Adib Kanafani

About Adib Kanafani (Edit profile)

Adib Kanafani is Cahill Professor of Civil Engineering in the Department of Civil and Environmental Engineering at the University of California, Berkeley (kanafani@berkeley.edu).

Multimodal Transportation in California: Connecting Planes, Trains, and Automobiles

Adib Kanafani

The continued population growth expected for California will bring increasing demand for mobility and pressure to expand the capacity of the transportation system, including intercity transportation. If historic trends are any indication, we know that no single mode—rail, air, or highway—by itself can meet this increasing demand. Making the best use of each mode and creating interconnections among them are key to coping with rising demand for transportation.

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2018-02-07T23:32:04+00:00Categories: ACCESS 33, Fall 2008|Tags: , |

Balancing Act: Traveling the California Corridor

Adib Kanafani

On a flight from San Diego to San Francisco, I sat beside a woman who by coincidence was also returning from the August 1997 demonstration of automated highways. I expressed my enthusiasm for full automation to turn highway lanes into automated electronic railroads, with individual automobiles, akin to rail cars, hooked up electronically. Off the highway, these cars would revert back as individual automobiles to provide the ubiquitous local accessibility people expect from cars.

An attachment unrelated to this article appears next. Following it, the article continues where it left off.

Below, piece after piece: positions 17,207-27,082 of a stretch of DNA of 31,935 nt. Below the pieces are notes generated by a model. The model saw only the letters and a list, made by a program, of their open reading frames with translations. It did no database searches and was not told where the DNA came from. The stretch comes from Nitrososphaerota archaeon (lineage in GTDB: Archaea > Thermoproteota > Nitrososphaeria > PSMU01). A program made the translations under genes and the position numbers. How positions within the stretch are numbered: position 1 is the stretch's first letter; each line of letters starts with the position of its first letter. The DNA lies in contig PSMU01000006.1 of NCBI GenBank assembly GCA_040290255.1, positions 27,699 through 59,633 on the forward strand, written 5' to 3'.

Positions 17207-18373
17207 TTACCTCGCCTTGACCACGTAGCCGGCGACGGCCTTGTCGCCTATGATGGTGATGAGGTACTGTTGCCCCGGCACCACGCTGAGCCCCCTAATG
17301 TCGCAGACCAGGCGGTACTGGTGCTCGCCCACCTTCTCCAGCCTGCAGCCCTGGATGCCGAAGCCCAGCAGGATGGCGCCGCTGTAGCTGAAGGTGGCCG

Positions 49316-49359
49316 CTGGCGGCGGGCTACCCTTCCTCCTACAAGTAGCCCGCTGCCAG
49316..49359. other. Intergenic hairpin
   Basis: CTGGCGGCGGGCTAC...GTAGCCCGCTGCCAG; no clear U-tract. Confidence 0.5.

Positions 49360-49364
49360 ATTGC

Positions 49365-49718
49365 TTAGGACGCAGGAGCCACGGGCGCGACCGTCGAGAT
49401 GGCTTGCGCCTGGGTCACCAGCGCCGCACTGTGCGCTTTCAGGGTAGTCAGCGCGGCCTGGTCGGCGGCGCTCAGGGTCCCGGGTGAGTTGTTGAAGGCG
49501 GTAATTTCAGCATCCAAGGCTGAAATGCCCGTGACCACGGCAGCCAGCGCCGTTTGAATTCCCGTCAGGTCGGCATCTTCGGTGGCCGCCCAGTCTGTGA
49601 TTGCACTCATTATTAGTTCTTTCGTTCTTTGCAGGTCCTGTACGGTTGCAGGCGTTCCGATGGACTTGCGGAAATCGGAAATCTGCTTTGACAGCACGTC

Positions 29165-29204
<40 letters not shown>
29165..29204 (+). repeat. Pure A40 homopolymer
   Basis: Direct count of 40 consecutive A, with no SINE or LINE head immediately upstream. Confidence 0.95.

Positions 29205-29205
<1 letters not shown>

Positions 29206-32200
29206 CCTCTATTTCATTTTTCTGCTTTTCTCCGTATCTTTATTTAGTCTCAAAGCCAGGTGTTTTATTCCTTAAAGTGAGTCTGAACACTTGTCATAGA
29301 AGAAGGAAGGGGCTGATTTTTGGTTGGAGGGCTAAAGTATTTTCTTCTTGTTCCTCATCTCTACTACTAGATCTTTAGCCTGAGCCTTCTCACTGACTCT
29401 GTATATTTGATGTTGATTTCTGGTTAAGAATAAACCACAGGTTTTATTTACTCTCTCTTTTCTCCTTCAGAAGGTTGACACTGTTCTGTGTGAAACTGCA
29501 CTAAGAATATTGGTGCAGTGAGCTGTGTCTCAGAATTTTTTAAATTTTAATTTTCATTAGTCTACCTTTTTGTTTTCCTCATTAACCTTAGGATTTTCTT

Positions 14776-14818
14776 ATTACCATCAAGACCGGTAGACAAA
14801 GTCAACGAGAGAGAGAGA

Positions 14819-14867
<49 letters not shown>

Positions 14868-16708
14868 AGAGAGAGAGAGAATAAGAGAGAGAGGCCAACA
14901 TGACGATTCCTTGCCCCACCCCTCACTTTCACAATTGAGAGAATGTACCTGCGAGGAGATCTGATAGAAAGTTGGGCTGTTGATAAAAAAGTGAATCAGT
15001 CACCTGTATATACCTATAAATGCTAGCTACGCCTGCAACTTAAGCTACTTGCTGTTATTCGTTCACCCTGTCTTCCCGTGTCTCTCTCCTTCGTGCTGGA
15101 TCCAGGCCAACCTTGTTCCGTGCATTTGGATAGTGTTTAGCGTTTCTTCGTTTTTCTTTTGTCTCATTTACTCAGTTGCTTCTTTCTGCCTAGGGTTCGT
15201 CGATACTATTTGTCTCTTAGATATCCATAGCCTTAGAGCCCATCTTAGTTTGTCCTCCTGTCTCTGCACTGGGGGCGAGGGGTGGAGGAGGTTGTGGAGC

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No Rush to Catch the Train

Adib Kanafani

There is little doubt that a high-speed rail line could be built in the California corridor, connecting San Francisco and Los Angeles. To be sure some major obstacles must be reckoned with. It will have to cross the Tehachapi Mountains directly, if it's to keep travel time under control. This means some extensive and expensive tunneling. The large, low-density, and expansive metropolitan regions of the Los Angeles Basin and the San Francisco Bay Area will have to be penetrated by an exclusive, grade-separated rail system, which will also require some extensive urban construction. Nontechnical but equally tough obstacles would include possible opposition by communities along the corridor, especially in rural areas where the high-speed line would cut through but not serve.

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